Energy in Architecture

Sheila Sriprakash

Energy is omnipresent and has been venerated since Vedic times. It is impossible to ignore its powerful dominance. This cultural linkage is ingrained in me since I was a child. Energy forms and shapes life, and possessing energy awareness leads to its judicious use. Architecture stimulates development through optimum use of all energies.

The revolutionary way in which paperless offices work today, and the use of the Internet has drastically reduced consumption required for movement and communication. Automobile companies are aware that it is their responsibility to create models that consume less. Despite these significant achievements, it is imperative to work towards reduction and elimination of irresponsible and thoughtless consumption that throws nature out of balance. The vicious backlash alters weather patterns resulting in devastating climate change.

Read more: Energy in Architecture

Cleaner Cookstoves and Fuels – Ingredients for a Healthy Planet

Radha Muthiah

Cooking is a daily ritual we all do. To many, it is a chore. But for nearly three billion people—about half of the world’s population—it is something much more. Like many women in the developing world, Sarah Roba and her family in Kenya cook over an open flame or use inefficient cookstoves that threaten their lives and damage the environment. “The smoke from cooking affects us,” Sarah says. “They make this world black. They also make us black inside.” Sarah’s mother died when she was ten, and her sister lost her battle with lung cancer.

To put it bluntly, this type of cooking kills. Prolonged exposure to harmful smoke and fumes contributes to illness and the premature deaths of an estimated 4 million people each year. Crude cooking stoves produce toxic emissions that poison the air, both inside the household and outdoors, and consume precious natural resources. The damage to the ecosystem cannot be understated.

Read more: Cleaner Cookstoves and Fuels – Ingredients for a Healthy Planet

Researching Tomorrow’s Critical Solutions Today

Fred Moavenzadeh

When Masdar City was announced as a dedicated clean-tech freezone and host of the sustainability engineering-focused Masdar Institute of Science and Technology, it was heralded as the City of the Future. But to many, it seemed like a distant future. A city based on clean energy, green construction, low-carbon transportation and smart systems existed in the realm of flying cars, not in the immediate.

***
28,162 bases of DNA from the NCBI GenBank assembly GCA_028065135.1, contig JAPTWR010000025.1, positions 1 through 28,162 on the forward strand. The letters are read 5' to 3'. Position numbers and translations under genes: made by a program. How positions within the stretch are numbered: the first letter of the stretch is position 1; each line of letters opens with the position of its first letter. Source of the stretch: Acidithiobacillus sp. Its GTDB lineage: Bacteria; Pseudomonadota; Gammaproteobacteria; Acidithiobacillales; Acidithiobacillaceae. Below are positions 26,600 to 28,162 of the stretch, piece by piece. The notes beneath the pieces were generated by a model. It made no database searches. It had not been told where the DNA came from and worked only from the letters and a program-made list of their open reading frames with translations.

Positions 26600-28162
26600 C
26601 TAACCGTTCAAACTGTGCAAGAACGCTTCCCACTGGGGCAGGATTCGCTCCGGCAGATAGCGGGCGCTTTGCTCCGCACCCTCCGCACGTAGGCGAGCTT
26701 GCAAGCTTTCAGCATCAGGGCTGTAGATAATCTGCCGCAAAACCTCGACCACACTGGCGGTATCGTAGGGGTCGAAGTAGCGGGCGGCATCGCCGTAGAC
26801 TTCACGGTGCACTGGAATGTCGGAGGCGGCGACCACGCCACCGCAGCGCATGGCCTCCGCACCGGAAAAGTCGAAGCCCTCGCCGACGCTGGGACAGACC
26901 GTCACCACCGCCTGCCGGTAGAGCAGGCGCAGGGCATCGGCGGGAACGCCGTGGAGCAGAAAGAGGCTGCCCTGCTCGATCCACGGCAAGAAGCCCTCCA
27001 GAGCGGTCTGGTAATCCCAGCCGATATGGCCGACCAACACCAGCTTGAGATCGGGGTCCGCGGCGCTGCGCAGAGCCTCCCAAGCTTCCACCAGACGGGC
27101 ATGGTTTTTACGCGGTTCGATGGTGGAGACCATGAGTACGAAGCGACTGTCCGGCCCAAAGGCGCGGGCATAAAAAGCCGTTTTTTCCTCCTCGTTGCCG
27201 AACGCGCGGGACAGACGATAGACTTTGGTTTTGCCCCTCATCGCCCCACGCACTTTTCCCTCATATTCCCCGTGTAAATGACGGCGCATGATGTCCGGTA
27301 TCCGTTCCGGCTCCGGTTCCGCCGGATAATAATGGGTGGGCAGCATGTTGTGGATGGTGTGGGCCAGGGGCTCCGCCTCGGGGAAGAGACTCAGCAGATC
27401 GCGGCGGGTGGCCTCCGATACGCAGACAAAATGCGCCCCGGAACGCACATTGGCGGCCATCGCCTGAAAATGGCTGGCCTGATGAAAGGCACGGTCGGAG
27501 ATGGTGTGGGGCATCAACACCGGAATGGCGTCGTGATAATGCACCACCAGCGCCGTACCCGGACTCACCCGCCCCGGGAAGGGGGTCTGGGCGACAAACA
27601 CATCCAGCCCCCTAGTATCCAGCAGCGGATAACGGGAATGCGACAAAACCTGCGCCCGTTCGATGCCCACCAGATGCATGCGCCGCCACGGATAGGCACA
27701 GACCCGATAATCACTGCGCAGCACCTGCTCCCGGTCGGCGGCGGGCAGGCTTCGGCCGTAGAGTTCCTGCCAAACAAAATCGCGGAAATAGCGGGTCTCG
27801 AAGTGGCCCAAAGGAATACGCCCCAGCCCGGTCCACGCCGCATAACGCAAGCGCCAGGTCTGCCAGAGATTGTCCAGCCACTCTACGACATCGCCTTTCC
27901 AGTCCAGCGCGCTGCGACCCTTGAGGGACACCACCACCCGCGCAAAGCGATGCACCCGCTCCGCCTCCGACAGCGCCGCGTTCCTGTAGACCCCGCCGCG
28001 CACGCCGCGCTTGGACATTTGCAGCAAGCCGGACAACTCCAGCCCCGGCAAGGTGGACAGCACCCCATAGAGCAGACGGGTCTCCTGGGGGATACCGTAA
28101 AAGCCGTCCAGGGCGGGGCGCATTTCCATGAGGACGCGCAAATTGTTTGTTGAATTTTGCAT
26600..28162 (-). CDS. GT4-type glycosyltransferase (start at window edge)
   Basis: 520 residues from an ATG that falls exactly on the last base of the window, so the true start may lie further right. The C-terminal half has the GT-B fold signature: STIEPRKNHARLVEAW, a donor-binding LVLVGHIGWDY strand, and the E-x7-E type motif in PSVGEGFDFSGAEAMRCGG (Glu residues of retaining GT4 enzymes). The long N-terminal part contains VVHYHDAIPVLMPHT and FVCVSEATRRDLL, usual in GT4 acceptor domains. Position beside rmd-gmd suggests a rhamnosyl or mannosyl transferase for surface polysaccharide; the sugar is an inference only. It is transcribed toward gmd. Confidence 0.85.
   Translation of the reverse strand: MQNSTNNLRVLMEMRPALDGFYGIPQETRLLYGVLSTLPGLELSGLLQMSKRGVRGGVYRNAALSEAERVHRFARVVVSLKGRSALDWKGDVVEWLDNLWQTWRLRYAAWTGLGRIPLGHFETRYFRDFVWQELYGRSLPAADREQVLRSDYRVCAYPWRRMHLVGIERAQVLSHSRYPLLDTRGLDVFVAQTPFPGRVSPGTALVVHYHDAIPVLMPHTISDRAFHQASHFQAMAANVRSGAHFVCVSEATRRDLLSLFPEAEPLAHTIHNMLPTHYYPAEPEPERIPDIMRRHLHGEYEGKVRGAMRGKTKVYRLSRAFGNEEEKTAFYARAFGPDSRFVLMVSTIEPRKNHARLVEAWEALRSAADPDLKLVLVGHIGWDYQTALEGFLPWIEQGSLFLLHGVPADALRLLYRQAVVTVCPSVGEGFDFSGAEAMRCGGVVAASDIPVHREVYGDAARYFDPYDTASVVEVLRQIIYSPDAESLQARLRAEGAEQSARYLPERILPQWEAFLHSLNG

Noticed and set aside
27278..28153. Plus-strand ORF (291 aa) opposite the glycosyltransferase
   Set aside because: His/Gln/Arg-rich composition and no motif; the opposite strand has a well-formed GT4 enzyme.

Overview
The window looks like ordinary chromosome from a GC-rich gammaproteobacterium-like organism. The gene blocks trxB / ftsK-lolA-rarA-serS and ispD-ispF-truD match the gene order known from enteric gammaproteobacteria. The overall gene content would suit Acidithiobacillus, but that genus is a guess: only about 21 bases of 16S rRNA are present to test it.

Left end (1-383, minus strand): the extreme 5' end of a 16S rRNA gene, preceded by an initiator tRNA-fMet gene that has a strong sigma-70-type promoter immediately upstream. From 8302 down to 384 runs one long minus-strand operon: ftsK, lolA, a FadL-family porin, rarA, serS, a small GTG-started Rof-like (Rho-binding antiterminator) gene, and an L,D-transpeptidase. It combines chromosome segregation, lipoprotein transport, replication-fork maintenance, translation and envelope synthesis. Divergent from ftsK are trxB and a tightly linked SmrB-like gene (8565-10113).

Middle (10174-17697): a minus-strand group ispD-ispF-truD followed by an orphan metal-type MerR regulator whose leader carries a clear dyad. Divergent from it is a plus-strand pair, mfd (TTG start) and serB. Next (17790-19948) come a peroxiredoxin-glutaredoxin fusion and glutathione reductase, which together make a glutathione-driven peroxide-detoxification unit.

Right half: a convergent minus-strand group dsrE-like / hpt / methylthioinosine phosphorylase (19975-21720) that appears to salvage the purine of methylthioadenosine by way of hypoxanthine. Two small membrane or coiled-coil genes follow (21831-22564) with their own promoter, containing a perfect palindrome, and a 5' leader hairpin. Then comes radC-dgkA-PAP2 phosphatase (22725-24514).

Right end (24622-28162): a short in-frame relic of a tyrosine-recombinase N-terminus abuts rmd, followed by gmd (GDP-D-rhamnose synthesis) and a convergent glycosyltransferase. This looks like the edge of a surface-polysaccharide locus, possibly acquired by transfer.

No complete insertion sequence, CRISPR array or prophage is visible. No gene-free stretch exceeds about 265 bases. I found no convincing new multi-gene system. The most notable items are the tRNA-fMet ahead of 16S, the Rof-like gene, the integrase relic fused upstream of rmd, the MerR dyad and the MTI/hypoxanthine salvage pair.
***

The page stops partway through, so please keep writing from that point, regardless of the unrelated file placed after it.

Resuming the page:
But in just a few years, as the impacts of global climate change became more obvious, peak oil drew closer, and the global recession changed the status quo in many economies, it became widely recognized that the technologies and innovations at the core of Masdar City were not a mere novelty. They are a necessity.

Read more: Researching Tomorrow’s Critical Solutions Today

Hard Oil – The Drive to Cut Industry Costs

John Westwood

The quest to meet the world’s growing demand for oil grows more difficult by the year as conventional sources are depleted and oil companies are forced to access technically more challenging and higher cost resources from shales, oil sands, ultra-deep waters and the arctic. Looking back through the rose-tinted spectacles of time, it seems that yesterday’s challenges were lesser; it was a time of so called ‘easy oil’. But the 21st century most definitely is not; global oil discoveries peaked in the 1960s and as their own production peaks, oil majors struggle to find new sources when 80% of remaining reserves are controlled by state oil companies. Looming over all of this are soaring costs.

According to the US Energy Information Agency, between 2000 and 2008 average US well costs climbed from some $800,000 to near $3.8 million. Much of this increase was due to the costs of drilling and completing more complex shale wells. From 1987 to 2000, oil & gas exploration and production expenditure grew by 48%; between 2000 and 2013 the growth was 374%. However, oil production increase was a mere 24% (and natural gas 43%). Welcome to the world of hard oil!

Read more: Hard Oil – The Drive to Cut Industry Costs

Great Expectations: Tesla Motors

technology tesla

Aswath Damodaran started a squabble in September of last year, after publishing a blog on his website on the valuation of Tesla Motors. The valuation guru pinned Tesla at $67.12 per share, well below the market price of $168.76. By the following week stocks had dropped by 5%, leading analysts to blame Damodaran partly for the fall. News of the overvaluation was startling, considering that Tesla's stock had increased 400% for the year to date.

One year after Tesla posted its first quarterly profits, the question remains over whether Tesla can meet, or exceed investor expectations. "Tesla is not yet making money, certainly not on operations. But that's what it needs to do to fund future product development," says Autoline automobile expert John McElroy. Fourth-quarter sales for the brand's Model S sedan were 20% higher than CEO Elon Musk had previously forecast. Still, Musk has kept tight-lipped over future growth projections, including expansion plans for a second factory.

Read more: Great Expectations: Tesla Motors


Global Sustainable Energy Essay Contest
Light Up a Village
Featured Event


Global Energy Initiative is a
501 (c)(3) not-for-profit
organization, incorporated
in New York State, USA.                              

Contact GEI


866 United Nations Plaza 
Suite 471 
New York, NY, 10017 USA 
Tel:  212.574.8138
Fax: 646.476.2495
Follow GEI on Twitter
Follow GEI on Facebook
Follow GEI on LinkedIn